The ultimate norm in Ecosophy T’s normative system is that of self-realization. Naess acknowledges that “self-realization” is a vague and ambiguous term. It is a starting point, however, for becoming more specific, or for “precisation,” as Naess calls the process. The norm of self-realization, at the first level of becoming more precise, refers to individualistic ego-realization, or norms of individual self-interest and self-expression. Taking a note from Spinoza, Naess argues that one’s own self-preservation cannot be achieved without other people. There is, therefore, a self-realization beyond mere ego-realization, one that includes other people. Deep ecology takes this norm one step further and maintains that people’s selves are not simply social selves but are embedded in the interconnection of all life-forms. The final level of Self-realization (for which Naess uses a capital “S”), then, is one of identification with all life-forms. This final type of self-realization is similar to what various philosophical and religious traditions have termed “the universal self” or “the absolute,” or to what Hinduism refers to as the atman.
Accepting the ultimate norm of Self-realization, according to Naess, implies changes in generally accepted lifestyles. In particular, the economic definition of happiness as continually improving standards of living should shift to a definition of happiness as quality of life. Meeting the basic needs of a population and promoting healthful lives should replace maximizing production and consumption as economic goals. In particular, the Gross National Product (GNP) should be abandoned as a measure of public welfare. GNP, from the point of view of deep ecology, emphasizes the quantity of production and consumption rather than popular well-being. Maximization of production and consumption favors meeting wants rather than needs, gives preference to environmentally destructive “hard” technologies rather than “soft” technologies, and encourages pollution and depletion of natural resources.
Changes consistent with the goals of deep ecology require political action as well as cultural transformation. According to Naess, those in the ecological movement should learn about the major sources of power in their countries so as to understand the forces that favor or oppose change. They also should try to keep conservation issues within the political arena. Naess suggests that ecologists, or “greens,” should try to recognize and make use of their points of similarity with the two other major political poles of modern society, the “blues,” or free-market...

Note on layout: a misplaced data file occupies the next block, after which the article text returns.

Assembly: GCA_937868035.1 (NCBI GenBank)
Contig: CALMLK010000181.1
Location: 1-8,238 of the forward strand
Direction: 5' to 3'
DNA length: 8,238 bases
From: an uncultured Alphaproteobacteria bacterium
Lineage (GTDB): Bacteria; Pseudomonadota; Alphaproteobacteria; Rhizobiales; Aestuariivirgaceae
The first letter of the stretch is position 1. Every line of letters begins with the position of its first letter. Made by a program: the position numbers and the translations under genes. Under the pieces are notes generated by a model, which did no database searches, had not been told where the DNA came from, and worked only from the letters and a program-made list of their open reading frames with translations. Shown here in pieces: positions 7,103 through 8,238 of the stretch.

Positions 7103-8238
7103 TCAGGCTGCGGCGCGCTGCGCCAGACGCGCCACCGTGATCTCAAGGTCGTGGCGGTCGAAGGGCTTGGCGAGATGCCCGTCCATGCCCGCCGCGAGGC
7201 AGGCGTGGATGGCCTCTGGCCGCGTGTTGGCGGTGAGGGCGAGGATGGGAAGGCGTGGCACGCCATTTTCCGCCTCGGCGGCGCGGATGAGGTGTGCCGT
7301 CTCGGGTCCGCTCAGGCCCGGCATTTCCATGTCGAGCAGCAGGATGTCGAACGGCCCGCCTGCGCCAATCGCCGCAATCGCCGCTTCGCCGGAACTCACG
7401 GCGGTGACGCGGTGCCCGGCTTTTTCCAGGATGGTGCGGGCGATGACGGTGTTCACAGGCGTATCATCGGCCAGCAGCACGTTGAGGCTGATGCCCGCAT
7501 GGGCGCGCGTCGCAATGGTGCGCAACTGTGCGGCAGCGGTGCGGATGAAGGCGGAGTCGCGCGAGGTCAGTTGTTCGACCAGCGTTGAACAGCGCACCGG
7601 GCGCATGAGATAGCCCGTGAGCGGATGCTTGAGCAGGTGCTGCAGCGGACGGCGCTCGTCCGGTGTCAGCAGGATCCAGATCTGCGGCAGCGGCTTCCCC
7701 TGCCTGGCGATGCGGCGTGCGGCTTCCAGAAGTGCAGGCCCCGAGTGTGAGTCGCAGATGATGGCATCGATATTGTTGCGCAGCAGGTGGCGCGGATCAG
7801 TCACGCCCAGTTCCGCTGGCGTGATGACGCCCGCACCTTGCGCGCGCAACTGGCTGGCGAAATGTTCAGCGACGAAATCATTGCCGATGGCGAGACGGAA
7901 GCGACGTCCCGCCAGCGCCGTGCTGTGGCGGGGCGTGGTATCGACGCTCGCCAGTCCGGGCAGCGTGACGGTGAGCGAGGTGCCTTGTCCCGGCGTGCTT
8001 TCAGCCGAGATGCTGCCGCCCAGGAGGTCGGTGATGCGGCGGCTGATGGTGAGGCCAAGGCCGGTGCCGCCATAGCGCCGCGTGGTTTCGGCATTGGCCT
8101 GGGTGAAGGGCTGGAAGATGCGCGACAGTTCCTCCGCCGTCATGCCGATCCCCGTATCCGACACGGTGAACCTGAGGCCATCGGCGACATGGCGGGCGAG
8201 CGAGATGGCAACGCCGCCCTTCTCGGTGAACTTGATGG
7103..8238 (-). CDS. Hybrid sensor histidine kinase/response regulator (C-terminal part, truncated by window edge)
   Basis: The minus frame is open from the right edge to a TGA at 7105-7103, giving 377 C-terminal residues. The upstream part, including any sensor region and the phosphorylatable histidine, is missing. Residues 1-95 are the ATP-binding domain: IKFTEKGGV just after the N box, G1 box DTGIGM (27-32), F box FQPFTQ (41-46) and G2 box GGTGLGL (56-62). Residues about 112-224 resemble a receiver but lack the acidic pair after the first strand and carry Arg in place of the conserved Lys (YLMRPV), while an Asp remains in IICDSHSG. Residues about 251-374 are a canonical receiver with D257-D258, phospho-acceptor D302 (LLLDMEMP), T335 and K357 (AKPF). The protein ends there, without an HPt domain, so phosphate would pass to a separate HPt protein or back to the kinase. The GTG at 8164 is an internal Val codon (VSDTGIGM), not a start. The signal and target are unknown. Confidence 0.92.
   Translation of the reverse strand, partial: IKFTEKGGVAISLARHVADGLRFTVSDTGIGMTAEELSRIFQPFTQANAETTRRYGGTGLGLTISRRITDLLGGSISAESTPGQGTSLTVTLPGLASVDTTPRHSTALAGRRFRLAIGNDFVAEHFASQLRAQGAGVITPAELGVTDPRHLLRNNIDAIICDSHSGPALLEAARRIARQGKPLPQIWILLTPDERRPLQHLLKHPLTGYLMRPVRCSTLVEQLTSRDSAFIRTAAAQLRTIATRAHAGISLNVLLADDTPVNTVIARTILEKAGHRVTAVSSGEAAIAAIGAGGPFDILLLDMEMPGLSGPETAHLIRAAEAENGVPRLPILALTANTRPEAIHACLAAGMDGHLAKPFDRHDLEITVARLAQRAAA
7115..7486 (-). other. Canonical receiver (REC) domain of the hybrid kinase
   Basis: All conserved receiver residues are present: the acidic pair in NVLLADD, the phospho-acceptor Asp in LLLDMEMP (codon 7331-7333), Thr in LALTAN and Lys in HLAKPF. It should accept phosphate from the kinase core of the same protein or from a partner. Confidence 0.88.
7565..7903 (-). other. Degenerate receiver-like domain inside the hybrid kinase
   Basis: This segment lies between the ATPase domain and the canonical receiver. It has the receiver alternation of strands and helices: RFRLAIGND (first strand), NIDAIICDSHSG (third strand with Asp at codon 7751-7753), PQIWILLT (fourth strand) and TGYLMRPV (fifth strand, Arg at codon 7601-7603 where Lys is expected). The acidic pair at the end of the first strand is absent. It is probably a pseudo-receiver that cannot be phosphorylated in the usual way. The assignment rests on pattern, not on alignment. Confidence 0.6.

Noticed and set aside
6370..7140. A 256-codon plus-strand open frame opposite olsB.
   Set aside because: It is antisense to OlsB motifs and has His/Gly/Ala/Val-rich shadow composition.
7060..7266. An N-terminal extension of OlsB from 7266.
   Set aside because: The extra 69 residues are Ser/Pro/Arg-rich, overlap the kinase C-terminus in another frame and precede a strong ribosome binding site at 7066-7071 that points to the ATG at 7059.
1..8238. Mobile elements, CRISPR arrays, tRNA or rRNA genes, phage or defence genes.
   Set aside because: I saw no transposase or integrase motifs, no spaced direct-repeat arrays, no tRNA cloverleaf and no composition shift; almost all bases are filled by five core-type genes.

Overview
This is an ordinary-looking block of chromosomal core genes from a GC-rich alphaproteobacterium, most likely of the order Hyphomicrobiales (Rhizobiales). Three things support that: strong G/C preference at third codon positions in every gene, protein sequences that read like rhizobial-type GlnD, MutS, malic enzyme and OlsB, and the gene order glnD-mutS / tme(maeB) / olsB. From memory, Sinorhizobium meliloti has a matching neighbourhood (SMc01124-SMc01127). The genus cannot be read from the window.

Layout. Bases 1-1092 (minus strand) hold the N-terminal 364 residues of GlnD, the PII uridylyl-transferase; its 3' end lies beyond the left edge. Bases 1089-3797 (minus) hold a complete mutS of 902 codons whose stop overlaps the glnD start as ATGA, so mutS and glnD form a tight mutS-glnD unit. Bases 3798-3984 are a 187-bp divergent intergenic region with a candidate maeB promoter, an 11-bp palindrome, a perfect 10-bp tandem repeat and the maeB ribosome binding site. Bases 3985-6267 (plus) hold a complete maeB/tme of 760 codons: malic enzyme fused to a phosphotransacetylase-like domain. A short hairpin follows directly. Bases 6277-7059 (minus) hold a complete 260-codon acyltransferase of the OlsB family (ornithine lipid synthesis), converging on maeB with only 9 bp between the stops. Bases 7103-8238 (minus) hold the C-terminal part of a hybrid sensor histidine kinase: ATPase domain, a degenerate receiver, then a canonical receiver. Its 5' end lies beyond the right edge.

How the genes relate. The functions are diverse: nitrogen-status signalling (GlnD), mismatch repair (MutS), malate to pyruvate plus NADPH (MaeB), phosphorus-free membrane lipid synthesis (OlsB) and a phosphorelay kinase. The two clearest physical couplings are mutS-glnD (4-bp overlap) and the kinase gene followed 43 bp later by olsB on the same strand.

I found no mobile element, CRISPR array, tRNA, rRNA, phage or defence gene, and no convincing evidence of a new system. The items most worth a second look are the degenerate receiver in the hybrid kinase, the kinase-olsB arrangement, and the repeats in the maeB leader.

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Ecology, Community, and Lifestyle has provided the most complete statement available of the philosophical views of the deep ecology movement. The original Norwegian version of the book was widely read in Norway, going through five revisions during the 1970’s. Outside Norway, Naess was well known to ecologically concerned individuals for his short articles on deep ecology. The English translation of this book provided international readers with the first major work on deep ecology by the movement’s intellectual leader.
Some critics see the book as inconsistent, excessively mystical, and lacking in specific programs to address environmental problems. Others have objected to its utopian character, accusing Naess of being unrealistic. Admirers, however, believe that the book provides environmental activists with a sound philosophical basis for thinking about global problems in terms of the interrelations of humanity and nature. The book helped to establish Naess’s reputation as the world’s foremost visionary of ecological salvation.
Bookchin, Murray. Remaking Society. Boston: South End Press, 1990. Bookchin is the founder of the social ecology movement, an ecological movement that tends to be more human-centered than deep ecology. In addition to discussing his own philosophy, Bookchin criticizes deep ecology as excessively spiritualistic and mystical. He also maintains that deep ecology is misanthropic—that it promotes a low view of human beings and values only the nonhuman world. Bookchin also claims that deep ecology is a “wilderness cult” of the economically privileged and that it does not contribute to the struggle of oppressed people....